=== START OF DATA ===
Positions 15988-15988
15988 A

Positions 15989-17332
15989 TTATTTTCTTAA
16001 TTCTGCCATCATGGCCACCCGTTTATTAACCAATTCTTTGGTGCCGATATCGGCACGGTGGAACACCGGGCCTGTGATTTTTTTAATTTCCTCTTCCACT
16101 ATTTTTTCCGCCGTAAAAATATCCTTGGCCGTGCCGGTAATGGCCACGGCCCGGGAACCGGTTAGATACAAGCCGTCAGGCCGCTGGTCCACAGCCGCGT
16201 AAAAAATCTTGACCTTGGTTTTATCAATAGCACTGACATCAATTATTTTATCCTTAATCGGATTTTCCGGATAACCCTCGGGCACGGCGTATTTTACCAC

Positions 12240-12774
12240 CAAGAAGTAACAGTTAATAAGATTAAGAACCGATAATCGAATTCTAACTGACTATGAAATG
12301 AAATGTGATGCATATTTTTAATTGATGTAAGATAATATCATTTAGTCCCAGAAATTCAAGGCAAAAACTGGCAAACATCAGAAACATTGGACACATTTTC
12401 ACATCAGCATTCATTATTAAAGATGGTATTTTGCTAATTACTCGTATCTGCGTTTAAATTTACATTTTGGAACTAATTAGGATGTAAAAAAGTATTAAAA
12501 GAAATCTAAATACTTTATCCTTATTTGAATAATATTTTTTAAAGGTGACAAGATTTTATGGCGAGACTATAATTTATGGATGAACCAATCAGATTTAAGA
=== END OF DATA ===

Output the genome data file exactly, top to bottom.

Positions 15988-15988
15988 A

Positions 15989-17332
15989 TTATTTTCTTAA
16001 TTCTGCCATCATGGCCACCCGTTTATTAACCAATTCTTTGGTGCCGATATCGGCACGGTGGAACACCGGGCCTGTGATTTTTTTAATTTCCTCTTCCACT
16101 ATTTTTTCCGCCGTAAAAATATCCTTGGCCGTGCCGGTAATGGCCACGGCCCGGGAACCGGTTAGATACAAGCCGTCAGGCCGCTGGTCCACAGCCGCGT
16201 AAAAAATCTTGACCTTGGTTTTATCAATAGCACTGACATCAATTATTTTATCCTTAATCGGATTTTCCGGATAACCCTCGGGCACGGCGTATTTTACCAC

Positions 12240-12774
12240 CAAGAAGTAACAGTTAATAAGATTAAGAACCGATAATCGAATTCTAACTGACTATGAAATG
12301 AAATGTGATGCATATTTTTAATTGATGTAAGATAATATCATTTAGTCCCAGAAATTCAAGGCAAAAACTGGCAAACATCAGAAACATTGGACACATTTTC
12401 ACATCAGCATTCATTATTAAAGATGGTATTTTGCTAATTACTCGTATCTGCGTTTAAATTTACATTTTGGAACTAATTAGGATGTAAAAAAGTATTAAAA
12501 GAAATCTAAATACTTTATCCTTATTTGAATAATATTTTTTAAAGGTGACAAGATTTTATGGCGAGACTATAATTTATGGATGAACCAATCAGATTTAAGA